Godzilla (2014) - The Problem With Expectations
DISCLAIMER: Spoilers ahead!
As a kid growing up in the 90s, Power Rangers was my introduction to the world of Kaiju and Tokusatsu. There was just something inherently cool about watching rubber suited monsters fight off against giant robots in those miniature sets.
Can you imagine my surprise when I discovered the show was an American adaptation of a Japanese show called Super Sentai? My whole childhood was a lie, I thought.
Since I was already into anime, the transition to Super Sentai was painless. Needless to say, Gojira was the next logical step, one that I took with pleasure.
As a moderate fan, it was not surprising that I was excited for the American 2014's adaptation. As much as I like people in rubber suits, those practical effects don't exactly do any favors in bringing new fans into the franchise. No, people nowadays want cutting edge 3D effects in their movies (and here I am, sounding like an old man in my 20s).
Having never watched a Godzilla movie on the big screen, you can imagine my excitement when the lights turned off...
...And then I got bored by all the human drama.
Don't get me wrong, Bryan Cranston was great. Until they killed him off at the end of the first act. His search for the truth was at least mildly interesting, something to keep your attention until Godzilla arrived. By this logic, the action should've started on the second act. Instead, until the third act, we only see glimpses of it.
The protagonist, Aaron Taylor-Johnson's character, wasn't able to carry the narrative on his own. It doesn't help that the screenwriters gave him almost nothing relevant to do. If we're going to spend at least half of the screen time with this dude, instead of Godzilla, then at least make him interesting.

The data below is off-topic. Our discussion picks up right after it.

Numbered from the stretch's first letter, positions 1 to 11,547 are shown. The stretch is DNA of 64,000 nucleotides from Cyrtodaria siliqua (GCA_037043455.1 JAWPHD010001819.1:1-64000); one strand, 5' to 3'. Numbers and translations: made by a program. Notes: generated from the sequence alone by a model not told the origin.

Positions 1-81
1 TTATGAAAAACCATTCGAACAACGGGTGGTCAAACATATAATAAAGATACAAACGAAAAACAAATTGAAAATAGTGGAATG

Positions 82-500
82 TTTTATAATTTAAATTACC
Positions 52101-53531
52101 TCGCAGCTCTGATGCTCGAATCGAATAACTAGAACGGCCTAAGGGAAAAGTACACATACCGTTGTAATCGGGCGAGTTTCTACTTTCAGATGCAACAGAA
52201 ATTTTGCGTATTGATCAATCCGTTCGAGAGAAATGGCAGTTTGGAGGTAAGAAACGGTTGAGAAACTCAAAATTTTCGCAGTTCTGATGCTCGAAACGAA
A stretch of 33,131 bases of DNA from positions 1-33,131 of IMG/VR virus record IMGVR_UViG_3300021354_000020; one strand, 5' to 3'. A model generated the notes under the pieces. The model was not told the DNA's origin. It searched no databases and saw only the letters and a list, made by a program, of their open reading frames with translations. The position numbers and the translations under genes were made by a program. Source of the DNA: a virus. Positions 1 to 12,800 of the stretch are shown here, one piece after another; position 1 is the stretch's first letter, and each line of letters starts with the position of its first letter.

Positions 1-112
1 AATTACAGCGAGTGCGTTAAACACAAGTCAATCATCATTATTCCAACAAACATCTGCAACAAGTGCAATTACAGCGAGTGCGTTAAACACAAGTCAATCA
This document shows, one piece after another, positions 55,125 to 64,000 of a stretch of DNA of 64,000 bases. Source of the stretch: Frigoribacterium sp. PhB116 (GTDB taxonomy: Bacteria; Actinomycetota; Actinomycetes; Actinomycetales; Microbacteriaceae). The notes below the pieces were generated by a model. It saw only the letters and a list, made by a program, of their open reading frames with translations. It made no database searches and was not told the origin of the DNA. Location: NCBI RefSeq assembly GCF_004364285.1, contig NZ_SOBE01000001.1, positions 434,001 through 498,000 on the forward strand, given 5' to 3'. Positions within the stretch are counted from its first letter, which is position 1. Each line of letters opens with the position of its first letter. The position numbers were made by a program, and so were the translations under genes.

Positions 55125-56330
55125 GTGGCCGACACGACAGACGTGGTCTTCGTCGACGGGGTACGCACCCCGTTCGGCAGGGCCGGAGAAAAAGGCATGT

But enough about the humans. How are the monsters? Well, I hope you enjoy watching your monster battles through a TV screen because that happens a lot. Oh, and cutting to another scene right when Godzilla is about to show up. God, I hate when they do that.
By the third act, we got to see Godzilla kicking some ass, but was it worth the wait? As a fan, I'd say it was. Despite all the problems, my fanboy side would always jump with joy every time the king of the monsters appeared on screen.
That's what people want to see: giant monsters bashing each other in the head. You can add all the human element you want and people would just shrug, or worse, get bored. Now, I'm not saying there shouldn't be any characters in the story. You can make a somewhat serviceable cast, as long as they don't get in the way. Even better, have them realize how useless they are in the grand scheme of things, like in some kind of cosmic horror story.
The trailers for Godzilla: King of the Monsters have shown that they learned from this mistake, at least in theory. Not only they got King Ghidorah, Mothra, and other iconic monsters, but they also seem to be focusing on them, not the humans.
Like in Slasher movies, the human characters in these types of stories are only supposed to be a vehicle for the monster. I'm not saying you can't try anything new, but unless it's brilliantly executed, you risk alienating your audience. There's a fine line between writing generic characters that fulfill their roles in the story and writing generic characters that gets in the way of the main attraction. After all, we're just here for Godzilla.